RECENT DRUG UPDATE:
Serious drug risks associated
with acid reflux medications.
Stomach acid plays a vital role in your body. Anti-reflux medications essentially turn off the production of acid in your stomach, potentially throwing off the natural balance of your body. As the list of side effects linked to these drugs continues to grow in length and severity, it is important to understand the risks and take control of your treatment options.
FDA on PPIs: 14 days max,
three times per year.
Since their introduction to the market in the 1980’s, proton pump inhibitors (PPIs) have become the mainstay of acid reflux treatment. Due to their long-term side effects, FDA guidelines state that PPI medications (OTC) should only be used for 14-days, 3x a year. That’s it. Many patients have been taking these medications for years, even decades. How long have you been taking PPIs?
PPIs come in many forms:
• Prilosec (Omeprazole)
• Prevacid (Lansoprazole)
• Dexilant (Dexlansoprazole)
• Nexium (Esomeprazole)
• Protonix (Pantoprazole)
• AcipHex (Rabeprazole)
Dementia and Alzheimer’s.
44% increased risk of dementia and Alzheimer’s disease in patients over 75 years of age with a slightly higher risk to men over women1.
20% increased risk of heart attacks among all adult PPI users, in addition to a 2x greater risk of PPI users suffering from a major adverse cardiovascular event vs. non-users2.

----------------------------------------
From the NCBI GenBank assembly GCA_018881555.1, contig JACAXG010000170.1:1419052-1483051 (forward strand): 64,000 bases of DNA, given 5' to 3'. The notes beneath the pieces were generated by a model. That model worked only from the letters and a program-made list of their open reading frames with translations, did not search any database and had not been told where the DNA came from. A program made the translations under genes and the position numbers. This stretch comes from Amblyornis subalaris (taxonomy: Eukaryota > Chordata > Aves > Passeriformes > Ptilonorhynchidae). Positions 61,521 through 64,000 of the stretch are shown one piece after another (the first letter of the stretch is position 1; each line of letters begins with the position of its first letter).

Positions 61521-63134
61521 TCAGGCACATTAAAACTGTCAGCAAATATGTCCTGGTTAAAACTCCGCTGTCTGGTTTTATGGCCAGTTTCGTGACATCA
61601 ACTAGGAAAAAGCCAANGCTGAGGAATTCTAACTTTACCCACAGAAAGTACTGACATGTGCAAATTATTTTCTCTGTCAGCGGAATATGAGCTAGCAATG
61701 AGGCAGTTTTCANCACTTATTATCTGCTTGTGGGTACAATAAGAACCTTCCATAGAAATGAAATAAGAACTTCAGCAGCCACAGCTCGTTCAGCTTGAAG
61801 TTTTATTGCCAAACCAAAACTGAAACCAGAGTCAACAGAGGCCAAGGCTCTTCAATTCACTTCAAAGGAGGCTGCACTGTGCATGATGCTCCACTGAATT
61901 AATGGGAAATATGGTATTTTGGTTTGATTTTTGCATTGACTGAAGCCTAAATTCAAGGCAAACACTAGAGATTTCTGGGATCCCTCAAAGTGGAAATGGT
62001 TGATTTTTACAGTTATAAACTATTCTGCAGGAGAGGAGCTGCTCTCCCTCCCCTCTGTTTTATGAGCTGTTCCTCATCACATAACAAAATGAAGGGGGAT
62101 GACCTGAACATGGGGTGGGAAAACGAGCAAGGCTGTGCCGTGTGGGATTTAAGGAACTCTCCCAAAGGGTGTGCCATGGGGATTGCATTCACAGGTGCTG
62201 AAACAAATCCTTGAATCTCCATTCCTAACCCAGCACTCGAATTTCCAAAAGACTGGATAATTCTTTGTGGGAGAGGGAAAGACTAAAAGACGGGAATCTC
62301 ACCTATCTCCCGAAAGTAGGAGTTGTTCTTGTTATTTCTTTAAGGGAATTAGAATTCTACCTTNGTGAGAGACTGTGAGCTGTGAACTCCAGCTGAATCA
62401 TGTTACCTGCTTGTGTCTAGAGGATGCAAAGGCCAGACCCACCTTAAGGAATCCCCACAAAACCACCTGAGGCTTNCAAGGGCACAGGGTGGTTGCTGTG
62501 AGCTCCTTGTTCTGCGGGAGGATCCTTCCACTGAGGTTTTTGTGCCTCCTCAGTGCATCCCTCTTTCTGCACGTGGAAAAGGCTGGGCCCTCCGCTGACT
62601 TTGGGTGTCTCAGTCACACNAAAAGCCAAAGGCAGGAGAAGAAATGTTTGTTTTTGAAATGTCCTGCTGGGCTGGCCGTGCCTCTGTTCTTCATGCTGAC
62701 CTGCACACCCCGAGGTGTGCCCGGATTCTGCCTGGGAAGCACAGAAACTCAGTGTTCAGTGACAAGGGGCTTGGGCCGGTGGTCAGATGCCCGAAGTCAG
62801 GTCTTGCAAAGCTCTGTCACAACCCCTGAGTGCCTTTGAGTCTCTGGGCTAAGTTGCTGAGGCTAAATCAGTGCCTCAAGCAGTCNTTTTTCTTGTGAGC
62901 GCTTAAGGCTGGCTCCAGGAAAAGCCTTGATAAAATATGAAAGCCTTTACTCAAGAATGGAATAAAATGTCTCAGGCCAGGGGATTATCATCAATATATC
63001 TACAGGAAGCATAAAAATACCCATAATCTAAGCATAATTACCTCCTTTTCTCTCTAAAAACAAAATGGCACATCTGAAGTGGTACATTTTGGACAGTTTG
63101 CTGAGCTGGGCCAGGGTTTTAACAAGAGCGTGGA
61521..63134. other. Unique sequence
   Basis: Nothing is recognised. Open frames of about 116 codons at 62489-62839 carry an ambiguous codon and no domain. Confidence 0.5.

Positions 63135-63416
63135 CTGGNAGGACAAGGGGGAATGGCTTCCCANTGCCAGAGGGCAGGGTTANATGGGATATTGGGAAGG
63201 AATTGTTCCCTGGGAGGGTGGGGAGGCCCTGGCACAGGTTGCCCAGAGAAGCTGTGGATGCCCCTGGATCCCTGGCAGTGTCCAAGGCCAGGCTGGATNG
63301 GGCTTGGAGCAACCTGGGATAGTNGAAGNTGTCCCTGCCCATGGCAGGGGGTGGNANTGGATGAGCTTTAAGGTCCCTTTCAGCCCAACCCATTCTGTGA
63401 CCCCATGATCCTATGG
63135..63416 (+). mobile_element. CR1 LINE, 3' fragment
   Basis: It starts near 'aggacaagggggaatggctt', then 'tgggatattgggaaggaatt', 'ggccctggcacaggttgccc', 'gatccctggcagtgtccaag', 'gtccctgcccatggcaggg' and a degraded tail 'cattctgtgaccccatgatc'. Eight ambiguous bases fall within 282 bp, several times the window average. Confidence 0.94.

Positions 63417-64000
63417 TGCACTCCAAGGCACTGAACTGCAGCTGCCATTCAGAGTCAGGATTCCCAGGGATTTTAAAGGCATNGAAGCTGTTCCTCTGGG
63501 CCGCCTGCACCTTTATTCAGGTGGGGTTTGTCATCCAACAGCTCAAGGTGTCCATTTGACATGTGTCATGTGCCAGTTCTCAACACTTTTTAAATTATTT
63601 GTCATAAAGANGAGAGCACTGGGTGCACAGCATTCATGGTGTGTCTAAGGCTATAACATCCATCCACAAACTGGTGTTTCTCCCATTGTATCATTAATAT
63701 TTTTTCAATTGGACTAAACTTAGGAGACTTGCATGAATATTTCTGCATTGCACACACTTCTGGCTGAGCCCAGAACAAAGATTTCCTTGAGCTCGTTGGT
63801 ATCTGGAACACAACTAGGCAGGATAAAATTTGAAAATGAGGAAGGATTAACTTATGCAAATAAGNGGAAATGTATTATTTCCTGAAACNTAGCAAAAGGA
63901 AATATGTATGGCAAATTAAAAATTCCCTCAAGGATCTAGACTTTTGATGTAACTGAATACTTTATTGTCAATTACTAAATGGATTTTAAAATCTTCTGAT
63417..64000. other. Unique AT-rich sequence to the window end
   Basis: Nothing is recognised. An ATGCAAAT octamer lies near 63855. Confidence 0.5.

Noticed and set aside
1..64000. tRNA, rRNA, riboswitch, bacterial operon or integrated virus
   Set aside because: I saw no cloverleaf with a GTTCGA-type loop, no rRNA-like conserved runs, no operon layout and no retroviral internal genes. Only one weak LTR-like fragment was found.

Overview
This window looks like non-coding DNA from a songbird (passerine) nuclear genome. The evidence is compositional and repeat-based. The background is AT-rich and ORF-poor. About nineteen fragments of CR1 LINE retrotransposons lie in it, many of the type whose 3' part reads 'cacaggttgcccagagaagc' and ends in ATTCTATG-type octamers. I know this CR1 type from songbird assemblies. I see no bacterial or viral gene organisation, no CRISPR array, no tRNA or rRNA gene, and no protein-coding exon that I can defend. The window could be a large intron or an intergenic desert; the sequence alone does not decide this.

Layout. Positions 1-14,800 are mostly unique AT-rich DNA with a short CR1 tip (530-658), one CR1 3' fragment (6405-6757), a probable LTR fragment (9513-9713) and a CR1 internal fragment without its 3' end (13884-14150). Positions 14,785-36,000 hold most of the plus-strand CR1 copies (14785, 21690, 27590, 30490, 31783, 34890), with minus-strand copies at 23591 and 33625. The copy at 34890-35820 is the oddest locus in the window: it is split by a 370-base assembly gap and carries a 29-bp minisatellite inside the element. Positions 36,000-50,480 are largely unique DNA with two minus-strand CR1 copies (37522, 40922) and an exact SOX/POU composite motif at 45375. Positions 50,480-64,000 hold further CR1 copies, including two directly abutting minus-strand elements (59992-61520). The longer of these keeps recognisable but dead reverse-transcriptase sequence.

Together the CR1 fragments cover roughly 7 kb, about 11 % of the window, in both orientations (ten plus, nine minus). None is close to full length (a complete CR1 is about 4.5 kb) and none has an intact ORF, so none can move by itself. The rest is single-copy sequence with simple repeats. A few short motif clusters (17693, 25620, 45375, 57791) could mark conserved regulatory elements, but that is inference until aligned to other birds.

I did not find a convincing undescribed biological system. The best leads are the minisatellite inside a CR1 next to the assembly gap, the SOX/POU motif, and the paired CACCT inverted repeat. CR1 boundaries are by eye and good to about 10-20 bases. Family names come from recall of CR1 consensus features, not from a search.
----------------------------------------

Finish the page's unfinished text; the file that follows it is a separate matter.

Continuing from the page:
Chronic kidney disease.
46% increased risk of developing chronic kidney disease (CKD) for those taking twice-daily PPIs as compared to a 15% increased risk for once daily users3.
Hip, spine and wrist
2x increased risk of suffering from a hip, wrist or spine fracture in patients over 50 years of age with the greatest risk being for those who take high doses of PPIs for one year or longer4.
42% increased risk of developing community-acquired pneumonia with greater risks associated with those patients taking higher dosages of PPIs5.
3x increased risk of developing Clostridium difficile, a serious intestinal bacterial infection causing chronic diarrhea and often requiring long-term treatment with antibiotics6.
1. Gomm W, von Holt K, Thomé F, et al. Association of Proton Pump Inhibitors With Risk of Dementia: A Pharmacoepidemiological Claims Data Analysis. JAMA Neurol. Published online February 15, 2016. doi:10.1001/jamaneurol.2015.4791.
2. Shah NH, LePenduP, Bauer-Mehren A, GhebremariamYT, Iyer SV, et al. (2015) Proton Pump Inhibitor Usage and the Risk of Myocardial Infarction in the General Population. PLoS ONE 10(6): e0124653. doi: 10.1371/journal.pone.0124653.
3. Lazarus B, Chen Y, Wilson FP, et al. Proton Pump Inhibitor Use and the Risk of Chronic Kidney Disease. JAMA Intern Med. 2016;176(2):238-246. doi:10.1001/jamainternmed.2015.7193.
4. http://www.fda.gov/Drugs/DrugSafety /PostmarketDrugSafetyInformationforPatientsandProviders/ ucm213206.htm
5. Laheij RF, SturkenboomMM, Hassing R, Dieleman J, Stricker BC, Jansen JJ. Risk of Community-Acquired Pneumonia and Use of Gastric Acid–Suppressive Drugs. JAMA. 2004;292(16):1955-1960. doi:10.1001/jama.292.16.1955.
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